Where Do Interest Rates Go?

By: Jonathan M. Lamb. Jonathan M. Lamb is an Economist that resides in the Research Triangle of North Carolina.

Over the next few weeks I am going to start discussing Uncle FED and when and what he will be doing to our good Ol’ US of A interest rates. But for now let’s take a peak around the world and look at some of the things from a global stand point that Uncle FED will need to consider. (Full disclosure, there is a time and place for rate changes, and I strongly oppose a USA rate change in 2015.)

The meeting minutes of the FED seems to focus on Macro level indicators, domestic issues and things like world GDP numbers. Don’t get me wrong, our Uncle FED needs to be digging through all the Macro data, but from a Micro view we have lots of domestic and world issues that cannot be ignored.

The media has been picking up on the messes in Italy and Greece, and we are finally starting to see noise about the craziness in China (more of that to come). One thing that seems to “fly under the radar” is the #3 economy, Japan. Japan’s GDP has been chopped by a third in 2014 even after the Bank of Japan pumped an additional $1 Trillion into the $5 Trillion economy over the last two years. Japan’s monetary policy has ONLY spurred the economy to a growth rate of 1.5% after borrowing 10% of their GDP in 2014. Here comes the scary part, Japan’s total debt is over $1,000,000,000,000,000 (Quadrillion) Yen, which is 2.3x times bigger than their economy! At a borrowing rate of 0.1% it takes 20% of their tax base just to pay the interest. This printing press has devalued the Yen by 20% over the last 6 months, and the weak Yen is a huge inflationary hit to real earnings for those in Japan.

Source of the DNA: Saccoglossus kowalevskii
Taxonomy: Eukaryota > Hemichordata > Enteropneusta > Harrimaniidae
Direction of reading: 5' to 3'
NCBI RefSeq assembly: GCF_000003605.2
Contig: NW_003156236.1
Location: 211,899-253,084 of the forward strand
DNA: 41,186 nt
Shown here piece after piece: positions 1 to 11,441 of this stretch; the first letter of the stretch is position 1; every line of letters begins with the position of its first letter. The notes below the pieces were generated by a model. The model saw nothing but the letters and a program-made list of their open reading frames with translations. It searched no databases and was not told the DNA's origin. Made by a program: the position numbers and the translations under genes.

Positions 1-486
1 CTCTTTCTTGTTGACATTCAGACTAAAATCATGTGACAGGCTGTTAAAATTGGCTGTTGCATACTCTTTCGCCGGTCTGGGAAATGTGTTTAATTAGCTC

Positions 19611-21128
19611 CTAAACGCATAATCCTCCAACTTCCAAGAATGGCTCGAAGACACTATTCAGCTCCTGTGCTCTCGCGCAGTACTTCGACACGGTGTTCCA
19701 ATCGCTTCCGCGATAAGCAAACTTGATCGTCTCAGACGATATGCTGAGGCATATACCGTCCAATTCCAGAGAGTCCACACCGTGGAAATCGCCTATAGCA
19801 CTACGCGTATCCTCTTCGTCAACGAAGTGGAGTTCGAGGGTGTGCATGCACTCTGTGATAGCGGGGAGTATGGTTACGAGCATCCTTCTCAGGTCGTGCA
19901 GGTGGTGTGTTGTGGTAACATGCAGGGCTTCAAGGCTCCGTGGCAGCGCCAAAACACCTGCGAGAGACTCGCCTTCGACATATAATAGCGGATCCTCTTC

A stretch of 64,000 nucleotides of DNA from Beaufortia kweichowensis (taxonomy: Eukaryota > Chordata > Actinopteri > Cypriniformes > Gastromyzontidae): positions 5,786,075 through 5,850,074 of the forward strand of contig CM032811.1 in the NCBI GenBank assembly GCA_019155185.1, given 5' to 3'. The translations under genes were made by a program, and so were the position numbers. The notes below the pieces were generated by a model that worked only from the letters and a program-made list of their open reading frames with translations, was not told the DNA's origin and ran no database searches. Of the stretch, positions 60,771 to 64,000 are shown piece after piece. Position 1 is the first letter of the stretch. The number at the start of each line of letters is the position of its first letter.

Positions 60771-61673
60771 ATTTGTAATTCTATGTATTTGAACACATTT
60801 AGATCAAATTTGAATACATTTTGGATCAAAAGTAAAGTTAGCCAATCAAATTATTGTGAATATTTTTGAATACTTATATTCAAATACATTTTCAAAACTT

Japan has been an ugly place since deflation of the 1990’s, and things like the Tsunami and nuclear disaster have not helped the situation. Japan is a serious situation that the United States FED needs to take into account on possible rate moves. We no longer live in a Small World, what we do domestically dominoes around the world and comes right back to us.

The rest of the World is on life-support and cutting rates. I am not supporting cutting rates, but a rate increase would not just cause domestic ripples, but huge domestic and worldwide title waves.